3 TB HDD Only 2.25 TB Visible....HELP!!!

Discussion in 'Windows 8' started by Greener, Jan 14, 2013.

  1. Greener

    Greener MDL Novice

    Jan 9, 2013
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    I have Windows 8 Pro x64. I recently installed a 3 TB HDD and I want to set three different partitions; one for documents, one for music, and one for videos. As I go into computer management I can see the computer recognizes the HDD however in the visual display I can only create two partitions so the third is colored black and says it is "unallocated". When I right click on the unallocated space the only thing I can click on is properties which does not seem to help me now. Anyone have any suggestions??
     
  2. anarchist9027

    anarchist9027 MDL Expert

    Oct 30, 2010
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  3. Greener

    Greener MDL Novice

    Jan 9, 2013
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    Untitled.jpg

    I attached a screen print of my Computer Management screen. I have Windows 8 OS on 'Disk 1' while the 'Disk 0' is the 3 TB HDD with 746.52 GB unallocated. I should still be able to access that 746 GB. I'm stumped:confused: I've been playing around with it for several days.
     
  4. Leolo

    Leolo MDL Member

    Jan 23, 2010
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    Did you convert the disk to GPT before partitioning the drive?
     
  5. Greener

    Greener MDL Novice

    Jan 9, 2013
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    It is set as MBR. With MBR aren't I allowed 4 partitions anyway? If I do need to convert to GPT, what is the best way to convert?
     
  6. Greener

    Greener MDL Novice

    Jan 9, 2013
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    I will backup my data and try it this way, thanks a lot!
     
  7. Snuffy

    Snuffy MDL Expert

    Jan 7, 2008
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    What does your BIOS allow. check with manufacture an see if you need a BIOS update.
     
  8. moodle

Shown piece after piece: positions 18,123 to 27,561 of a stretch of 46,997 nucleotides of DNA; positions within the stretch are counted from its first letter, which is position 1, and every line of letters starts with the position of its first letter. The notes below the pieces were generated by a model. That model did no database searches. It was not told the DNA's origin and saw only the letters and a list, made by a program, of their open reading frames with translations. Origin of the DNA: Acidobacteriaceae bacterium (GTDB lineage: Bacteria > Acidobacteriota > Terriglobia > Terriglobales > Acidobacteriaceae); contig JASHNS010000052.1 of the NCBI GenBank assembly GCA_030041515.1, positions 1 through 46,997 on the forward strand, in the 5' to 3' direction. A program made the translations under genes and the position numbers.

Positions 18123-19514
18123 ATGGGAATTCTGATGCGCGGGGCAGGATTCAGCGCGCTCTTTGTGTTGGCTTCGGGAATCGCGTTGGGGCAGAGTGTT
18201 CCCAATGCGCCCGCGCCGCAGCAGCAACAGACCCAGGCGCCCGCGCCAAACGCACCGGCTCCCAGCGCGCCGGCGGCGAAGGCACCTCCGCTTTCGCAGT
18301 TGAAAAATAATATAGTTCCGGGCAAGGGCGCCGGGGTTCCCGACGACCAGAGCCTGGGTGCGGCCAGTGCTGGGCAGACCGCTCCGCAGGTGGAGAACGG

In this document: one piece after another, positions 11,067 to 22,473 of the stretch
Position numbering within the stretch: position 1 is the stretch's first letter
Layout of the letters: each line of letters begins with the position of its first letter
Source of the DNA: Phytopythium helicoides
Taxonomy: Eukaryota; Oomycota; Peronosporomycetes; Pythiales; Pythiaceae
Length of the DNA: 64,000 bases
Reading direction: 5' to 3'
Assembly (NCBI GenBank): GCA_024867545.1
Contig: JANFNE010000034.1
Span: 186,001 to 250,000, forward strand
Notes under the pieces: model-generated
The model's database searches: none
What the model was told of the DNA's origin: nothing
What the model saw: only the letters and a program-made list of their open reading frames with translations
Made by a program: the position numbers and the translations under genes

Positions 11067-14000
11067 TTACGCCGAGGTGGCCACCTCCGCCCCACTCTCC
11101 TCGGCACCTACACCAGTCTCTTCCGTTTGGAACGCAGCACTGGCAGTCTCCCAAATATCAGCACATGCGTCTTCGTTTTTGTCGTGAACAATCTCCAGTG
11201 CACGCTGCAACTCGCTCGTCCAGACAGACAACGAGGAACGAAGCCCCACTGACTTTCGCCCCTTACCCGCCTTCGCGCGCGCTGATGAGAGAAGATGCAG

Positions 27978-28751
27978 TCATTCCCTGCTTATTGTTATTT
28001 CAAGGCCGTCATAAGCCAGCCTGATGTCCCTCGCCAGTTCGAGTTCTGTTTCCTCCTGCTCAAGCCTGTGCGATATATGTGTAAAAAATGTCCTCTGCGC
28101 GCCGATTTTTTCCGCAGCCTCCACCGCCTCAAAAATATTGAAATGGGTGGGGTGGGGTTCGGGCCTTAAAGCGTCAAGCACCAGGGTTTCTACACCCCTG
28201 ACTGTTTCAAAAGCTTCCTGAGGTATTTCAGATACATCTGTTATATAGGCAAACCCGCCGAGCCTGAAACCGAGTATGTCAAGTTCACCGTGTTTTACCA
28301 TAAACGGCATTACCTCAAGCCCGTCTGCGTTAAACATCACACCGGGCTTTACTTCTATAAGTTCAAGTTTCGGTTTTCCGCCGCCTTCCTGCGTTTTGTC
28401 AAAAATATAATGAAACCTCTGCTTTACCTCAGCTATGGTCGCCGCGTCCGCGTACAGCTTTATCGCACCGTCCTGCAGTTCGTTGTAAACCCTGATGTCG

moodle MDL Novice

    Nov 12, 2012
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    +1 to all this
     
  9. Leolo

    Leolo MDL Member

    Jan 23, 2010
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    The situation is really funny and chaotic. But it's not only limited to HDDs. For example, DVDs are sold as 4.7 GB, which means 4.700.000.000 bytes.

    The sooner the new IEC prefixes are adopted worldwide, the better.
     
  10. moodle

    moodle MDL Novice

    Nov 12, 2012
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    Yet things like RAM are the exact number (1024MB for example)
     
  11. Proxus01

    Proxus01 MDL Novice

    Jan 14, 2013
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    Yup great point. Never understood why they messed up the counts
     
  12. Snuffy

    Snuffy MDL Expert

    Jan 7, 2008
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    actually the count is not 100% 1GB is 1000mb not 1024mb
    sort of like
    111 = 7
     
  13. Leolo

    Leolo MDL Member

    Jan 23, 2010
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    The situation with RAM is chaotic and absurd, just like everywhere else.

    Take, for example, RAM speeds. The modules marketed as "PC3-12800" run at 12800 MB/s (where 1 megabyte is equal to 1000 kilobytes).

    It's ridiculous and funny at the same time. Because there are still really stubborn people who defend the status quo (which is pathetic and deplorable)
     
  14. Zovereign

    Zovereign MDL Novice

    Oct 10, 2012
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    just like others replied use GPT instead of MBR
    ---
    and here the calculation for lost space
    eg. 2 tb harddrive

    1 TB = 1024 x 1024 x 1024 x 1024 = 1099511627776 Bytes
    HDD 2 TB Manufacturing will use number as exactly as 2000000000000 Bytes
    Therefore 2000000000000 (that HDD written) divided by 1099511627776 (1 TB of computer's math)
    We would get 1.818989403545856475830078125 ~1.81 TB :biggrin:
     
  15. TCM

    TCM MDL Addicted

    Aug 25, 2011
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    #18 TCM, Jan 15, 2013
    Last edited: Jan 15, 2013
    It's simple really. Transmission speed numbers have traditionally been base-10 where numbers for other computer-related circumstances have always been base-2. It's just the HDD manufacturers who broke that.

    A 1GB RAM stick is 1,073,741,824 Bytes. A 100Mbps network transfers 100,000,000 Bits per second.

    If anything, this KiB/GiB/TiB nonsense introduced _more_ confusion because it doesn't just introduce new units, it redefines existing units. It's complete bulls**t if you ask me.
     
  16. TCM

    TCM MDL Addicted

    Aug 25, 2011
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    If you want to be pedantic, be it. 1 Gigabyte isn't 1000 Millibit either (what's a Millibit anyway?). Capitalization matters.

    And what's with the 111 = 7? Can you elaborate?
     
  17. jayblok

    jayblok MDL Guru

    Dec 26, 2010
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    Why not just make individual library folders? Partitioning would be best reserved for other OS' s